Laurie Sullivan’s article for Media Post addresses the billions of dollars that search engines and Web publishing are losing as a result of ad blocking. The author refers to an estimated loss of $6.6 billion by Google last year due to ad blocking.
By installing browser tools that identify and remove advertisements, site visitors avoid the ads and prevent advertising networks from tracking them across the web. Consumers are unhappy with unwanted personalization, tracking, abuse of their privacy, and slow page loads according to Doc Searls, President of The Searls Group.
Ed Papazian, President of Media Dynamics, is concerned that the growth in ad dollars, especially from branding TV advertisers, will slow dramatically. He points out that 30% of the most desirable consumers use ad blockers, and thus cannot be reached by a branding advertiser. Papazian suggests that the industry needs to instill strict rules about how much ad clutter to allow per page, how ads are displayed, what constitutes visibility, realistically, and stop enabling ad avoidance.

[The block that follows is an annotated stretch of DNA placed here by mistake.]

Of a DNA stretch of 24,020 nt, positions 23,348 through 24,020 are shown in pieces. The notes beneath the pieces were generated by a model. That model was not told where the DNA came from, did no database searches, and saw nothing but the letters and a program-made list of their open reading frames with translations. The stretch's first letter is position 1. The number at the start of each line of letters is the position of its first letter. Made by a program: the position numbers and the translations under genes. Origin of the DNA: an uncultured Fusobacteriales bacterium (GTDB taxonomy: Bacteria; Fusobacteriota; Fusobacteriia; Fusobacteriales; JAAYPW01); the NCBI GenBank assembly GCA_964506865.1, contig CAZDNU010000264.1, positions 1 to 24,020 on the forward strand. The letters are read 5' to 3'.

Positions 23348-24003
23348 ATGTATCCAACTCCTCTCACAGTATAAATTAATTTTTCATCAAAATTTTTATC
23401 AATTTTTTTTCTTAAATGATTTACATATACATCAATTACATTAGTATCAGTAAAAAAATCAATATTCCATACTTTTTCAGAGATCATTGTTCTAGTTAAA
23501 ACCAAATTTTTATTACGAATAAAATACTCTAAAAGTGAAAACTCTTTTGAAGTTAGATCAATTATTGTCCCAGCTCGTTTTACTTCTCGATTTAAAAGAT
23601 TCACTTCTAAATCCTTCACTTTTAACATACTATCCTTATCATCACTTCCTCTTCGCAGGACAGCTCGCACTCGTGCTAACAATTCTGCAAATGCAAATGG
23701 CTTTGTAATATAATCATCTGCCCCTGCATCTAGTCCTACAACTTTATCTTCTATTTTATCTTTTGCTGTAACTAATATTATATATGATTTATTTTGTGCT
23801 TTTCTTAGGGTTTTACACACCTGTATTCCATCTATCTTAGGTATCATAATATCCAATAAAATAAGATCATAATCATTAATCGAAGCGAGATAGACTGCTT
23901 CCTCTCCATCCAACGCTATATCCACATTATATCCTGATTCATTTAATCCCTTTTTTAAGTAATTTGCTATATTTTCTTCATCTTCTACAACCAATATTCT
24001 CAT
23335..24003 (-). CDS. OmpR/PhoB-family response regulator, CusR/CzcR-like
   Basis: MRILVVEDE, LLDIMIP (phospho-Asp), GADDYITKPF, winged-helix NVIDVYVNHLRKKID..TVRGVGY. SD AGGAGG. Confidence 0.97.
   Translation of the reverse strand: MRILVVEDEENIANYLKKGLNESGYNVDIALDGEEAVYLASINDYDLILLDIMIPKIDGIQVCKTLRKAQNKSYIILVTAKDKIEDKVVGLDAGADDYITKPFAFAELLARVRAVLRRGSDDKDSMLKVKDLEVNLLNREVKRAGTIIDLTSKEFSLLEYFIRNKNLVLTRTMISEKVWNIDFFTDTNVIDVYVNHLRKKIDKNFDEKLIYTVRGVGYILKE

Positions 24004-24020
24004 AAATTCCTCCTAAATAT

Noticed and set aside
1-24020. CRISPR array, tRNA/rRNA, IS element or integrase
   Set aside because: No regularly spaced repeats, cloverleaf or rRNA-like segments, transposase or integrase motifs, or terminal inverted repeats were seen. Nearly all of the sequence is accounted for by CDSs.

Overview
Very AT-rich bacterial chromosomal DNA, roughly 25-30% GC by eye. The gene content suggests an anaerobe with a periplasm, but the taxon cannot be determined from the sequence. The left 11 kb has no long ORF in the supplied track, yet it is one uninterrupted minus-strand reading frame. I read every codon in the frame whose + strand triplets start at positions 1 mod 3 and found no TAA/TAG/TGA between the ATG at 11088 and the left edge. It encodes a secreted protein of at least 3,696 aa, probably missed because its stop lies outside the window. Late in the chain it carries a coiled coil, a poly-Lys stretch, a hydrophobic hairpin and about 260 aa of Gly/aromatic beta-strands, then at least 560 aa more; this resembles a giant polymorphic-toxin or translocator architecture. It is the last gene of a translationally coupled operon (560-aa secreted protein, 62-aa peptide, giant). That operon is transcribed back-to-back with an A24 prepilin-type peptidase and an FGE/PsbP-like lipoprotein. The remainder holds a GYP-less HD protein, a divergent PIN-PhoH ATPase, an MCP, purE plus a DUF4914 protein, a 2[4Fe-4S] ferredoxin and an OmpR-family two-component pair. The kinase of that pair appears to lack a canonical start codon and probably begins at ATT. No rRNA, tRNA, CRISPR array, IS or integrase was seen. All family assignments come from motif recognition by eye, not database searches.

Johnny Ryan, head of ecosystem at PageFair, a firm that measures blocked ads, explains that ad blockers can seamlessly block YouTube ads and ads on network members’ Web sites across Google’s display and video ads by using AdSense or DoubleClick. Google’s ads in search are also blocked by AdBlock Plus users who have not opted to view “white listed ads,” which Google pays to circumvent software from companies like Adblock
Ryan suggest that drivers of ad blocking include factors such as seeing inappropriate advertising, suffering from installations of ransom ware, and an unease about where one’s data ends up. A possible additional factor is malvertising.
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